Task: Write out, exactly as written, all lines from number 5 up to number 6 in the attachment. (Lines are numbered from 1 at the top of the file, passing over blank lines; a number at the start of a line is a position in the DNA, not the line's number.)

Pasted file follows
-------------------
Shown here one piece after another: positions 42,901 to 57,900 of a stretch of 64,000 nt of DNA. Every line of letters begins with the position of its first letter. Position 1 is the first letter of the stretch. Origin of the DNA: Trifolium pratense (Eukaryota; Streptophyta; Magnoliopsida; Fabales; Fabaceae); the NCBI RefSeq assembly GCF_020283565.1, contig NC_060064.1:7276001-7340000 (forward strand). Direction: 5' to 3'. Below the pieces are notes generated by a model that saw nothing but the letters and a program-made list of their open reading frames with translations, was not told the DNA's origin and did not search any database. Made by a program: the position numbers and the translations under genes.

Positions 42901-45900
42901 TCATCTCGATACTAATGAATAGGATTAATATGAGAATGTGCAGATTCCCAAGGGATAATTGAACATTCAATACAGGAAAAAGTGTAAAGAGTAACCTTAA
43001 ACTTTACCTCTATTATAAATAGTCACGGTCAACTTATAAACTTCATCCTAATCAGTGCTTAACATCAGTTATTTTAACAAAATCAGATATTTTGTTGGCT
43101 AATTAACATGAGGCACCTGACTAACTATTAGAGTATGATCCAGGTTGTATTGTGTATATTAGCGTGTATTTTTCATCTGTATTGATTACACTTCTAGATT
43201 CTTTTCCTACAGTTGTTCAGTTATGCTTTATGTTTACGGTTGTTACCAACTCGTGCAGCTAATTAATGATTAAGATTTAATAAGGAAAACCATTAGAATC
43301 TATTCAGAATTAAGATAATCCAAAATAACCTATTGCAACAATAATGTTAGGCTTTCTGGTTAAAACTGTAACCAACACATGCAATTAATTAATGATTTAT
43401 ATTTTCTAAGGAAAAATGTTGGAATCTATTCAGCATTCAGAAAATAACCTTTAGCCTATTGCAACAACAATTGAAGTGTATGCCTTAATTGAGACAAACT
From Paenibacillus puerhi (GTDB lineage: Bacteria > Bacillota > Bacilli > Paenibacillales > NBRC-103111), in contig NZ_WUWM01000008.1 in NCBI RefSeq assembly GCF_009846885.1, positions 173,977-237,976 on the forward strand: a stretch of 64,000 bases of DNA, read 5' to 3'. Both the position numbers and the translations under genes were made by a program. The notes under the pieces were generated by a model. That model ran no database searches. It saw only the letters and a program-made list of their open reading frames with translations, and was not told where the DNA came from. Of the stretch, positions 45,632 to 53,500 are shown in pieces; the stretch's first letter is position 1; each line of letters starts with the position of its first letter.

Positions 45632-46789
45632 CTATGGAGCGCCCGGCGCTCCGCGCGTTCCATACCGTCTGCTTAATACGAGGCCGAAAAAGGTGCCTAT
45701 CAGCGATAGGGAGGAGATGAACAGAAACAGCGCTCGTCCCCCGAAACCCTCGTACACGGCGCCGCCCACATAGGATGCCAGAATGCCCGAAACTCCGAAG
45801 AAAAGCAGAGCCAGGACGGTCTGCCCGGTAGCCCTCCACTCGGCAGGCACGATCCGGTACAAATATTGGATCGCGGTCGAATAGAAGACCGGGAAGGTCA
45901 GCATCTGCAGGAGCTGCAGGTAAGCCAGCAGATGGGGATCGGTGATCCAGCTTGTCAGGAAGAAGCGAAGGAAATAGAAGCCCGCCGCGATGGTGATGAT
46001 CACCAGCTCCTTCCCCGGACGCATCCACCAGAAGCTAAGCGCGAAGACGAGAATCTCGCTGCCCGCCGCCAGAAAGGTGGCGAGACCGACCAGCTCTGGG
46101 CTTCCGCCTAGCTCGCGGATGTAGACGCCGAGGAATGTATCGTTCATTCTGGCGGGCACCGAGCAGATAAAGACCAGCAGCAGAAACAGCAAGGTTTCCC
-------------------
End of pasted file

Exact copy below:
43101 AATTAACATGAGGCACCTGACTAACTATTAGAGTATGATCCAGGTTGTATTGTGTATATTAGCGTGTATTTTTCATCTGTATTGATTACACTTCTAGATT
43201 CTTTTCCTACAGTTGTTCAGTTATGCTTTATGTTTACGGTTGTTACCAACTCGTGCAGCTAATTAATGATTAAGATTTAATAAGGAAAACCATTAGAATC